The tranquil drone of chanting monks drifts from the dimly lit interior of an elaborately ornamented building housing a large golden statue of the Buddha. The temple is nestled in an oasis of green grass bordering clean-swept paths, groves of trees where birds sing, and ponds full of fish and turtles. Surrounded by natural beauty and the ritualized patterns of monastic life, time seems to move at a slower pace. But only steps away, outside the temple gate, cars honk and fume on crowded streets, and the secular world is in full swing of business and hustle. In Thai cities, Buddhist temples occupy the urban landscape like lotuses blooming from a muddy pond, a potent symbol of spirituality amid mundane life.
Wat (Monastery), วัด
In the Western imagination, Buddhist monasteries are often envisioned as isolated and remote. While this is accurate for the many mountaintop monasteries of East Asia, the Buddhist monasteries of Thailand are usually located within or in close proximity to villages, towns, and cities. Thai Buddhist monasteries are not self-supporting, but exist in a symbiotic relationship with the lay community. Monks support the spiritual needs of the lay community, who in turn support the material needs of the monks. Donations and activities that support the sangha and the monasteries in which they reside are among the most potent forms of merit-making available to lay Buddhists. In many parts of Thailand, monks still perform the ancient practice of walking in procession on a morning alms round.  In dense urban areas where the alms round is not possible, or on other ceremonial occasions, the lay community will bring food and other necessaries to the monastery. Because of this mutual dependence, a monastery only thrives to the extent that the lay community is motivated to support it.
A Thai Buddhist monastery combines elements of the solemn and the sanuk, allowing it to serve a wide range of spiritual, aesthetic, and social needs. While the monks are expected to comport themselves in public with an air of solemn gravity, members of the lay community are welcome to visit monasteries as much for pleasure as piety, making small donations here and there as they attend ceremonies, pay respects at various altars and shrines, use divining sticks to tell their fortunes, or simply admire the beauty of the grounds and architecture. Some monasteries host periodic temple fairs, during which the grounds are temporarily transformed by a variety of playful diversions, such as vendor stalls, games, and food carts.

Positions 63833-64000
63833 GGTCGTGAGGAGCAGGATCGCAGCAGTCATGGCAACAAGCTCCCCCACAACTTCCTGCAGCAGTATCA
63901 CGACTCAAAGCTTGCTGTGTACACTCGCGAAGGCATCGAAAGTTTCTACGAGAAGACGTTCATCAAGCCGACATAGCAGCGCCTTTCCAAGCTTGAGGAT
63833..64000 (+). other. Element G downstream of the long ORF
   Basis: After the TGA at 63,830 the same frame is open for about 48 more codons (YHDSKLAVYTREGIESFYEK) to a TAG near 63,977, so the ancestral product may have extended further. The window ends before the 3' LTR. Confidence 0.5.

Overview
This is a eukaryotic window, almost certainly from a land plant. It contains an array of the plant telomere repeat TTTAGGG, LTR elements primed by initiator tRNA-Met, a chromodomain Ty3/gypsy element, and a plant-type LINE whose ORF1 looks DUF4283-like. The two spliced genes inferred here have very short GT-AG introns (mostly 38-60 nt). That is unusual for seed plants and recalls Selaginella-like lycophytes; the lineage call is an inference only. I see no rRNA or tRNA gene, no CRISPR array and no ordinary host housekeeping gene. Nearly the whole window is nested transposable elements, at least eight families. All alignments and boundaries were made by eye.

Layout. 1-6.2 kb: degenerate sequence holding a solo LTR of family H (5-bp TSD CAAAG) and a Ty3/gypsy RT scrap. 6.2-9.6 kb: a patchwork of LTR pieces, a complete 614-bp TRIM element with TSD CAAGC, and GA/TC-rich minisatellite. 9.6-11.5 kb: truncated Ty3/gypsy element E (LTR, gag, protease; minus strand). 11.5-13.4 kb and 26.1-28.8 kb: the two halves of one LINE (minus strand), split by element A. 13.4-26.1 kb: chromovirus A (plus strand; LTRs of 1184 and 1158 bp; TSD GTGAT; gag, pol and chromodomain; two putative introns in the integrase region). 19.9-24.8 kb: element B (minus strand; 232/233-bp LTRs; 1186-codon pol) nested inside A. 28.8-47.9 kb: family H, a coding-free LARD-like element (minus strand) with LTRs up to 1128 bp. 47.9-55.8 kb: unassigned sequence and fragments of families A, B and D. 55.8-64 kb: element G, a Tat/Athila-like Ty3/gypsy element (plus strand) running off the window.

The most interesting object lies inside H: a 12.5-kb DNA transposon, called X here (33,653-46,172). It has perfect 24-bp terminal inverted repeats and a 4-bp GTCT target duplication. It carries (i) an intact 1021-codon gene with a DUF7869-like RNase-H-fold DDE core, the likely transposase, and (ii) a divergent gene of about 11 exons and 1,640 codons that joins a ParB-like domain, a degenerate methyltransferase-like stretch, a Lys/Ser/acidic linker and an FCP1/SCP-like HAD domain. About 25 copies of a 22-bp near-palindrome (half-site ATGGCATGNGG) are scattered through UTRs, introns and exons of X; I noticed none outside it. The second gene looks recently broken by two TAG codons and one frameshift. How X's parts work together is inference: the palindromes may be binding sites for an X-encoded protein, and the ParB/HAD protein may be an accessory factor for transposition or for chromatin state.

The total complex of a Thai Buddhist monastery is called a wat. The term wat is also the first element in the name of each site. The formal name of the wat tends to be a long construction derived from Pali and poetic language. The full-length of the monastery is rarely used outside of the most formal contexts, and an even briefer nickname might be common in everyday speech. For example, Wat Phra Chetuphon bears the full formal name “Wat Phra Chetuphon Wimon Mangkhalaram Rachaworamahawihan,” which roughly translates to “The Holy Jetavana Monastery, Unsullied and Auspicious Garden, Royally Bestowed Great Vihara,” but is colloquially referred to as “Wat Pho,” or “Bodhi Tree Monastery.”
Like a college campus, a wat includes a variety of built structures that each serve a specialized function. Some are essential to the operation of a monastery and will be found at every site; others are optional and may or may not be present. The following is not an exhaustive list, but limited to commonly encountered structures with the most art historical interest.
Ubosot (Ordination Hall), อุโบสถ
The ordination hall, or ubosot, is the most sacred and essential building of a wat. Until the ordination hall is completed and consecrated, the monastery cannot function. At many sites, the ordination and assembly halls are similar in design and decoration, but the ordination hall can be identified by the ring of boundary markers that encircle it and denote the borders of the consecrated space (described in more detail below).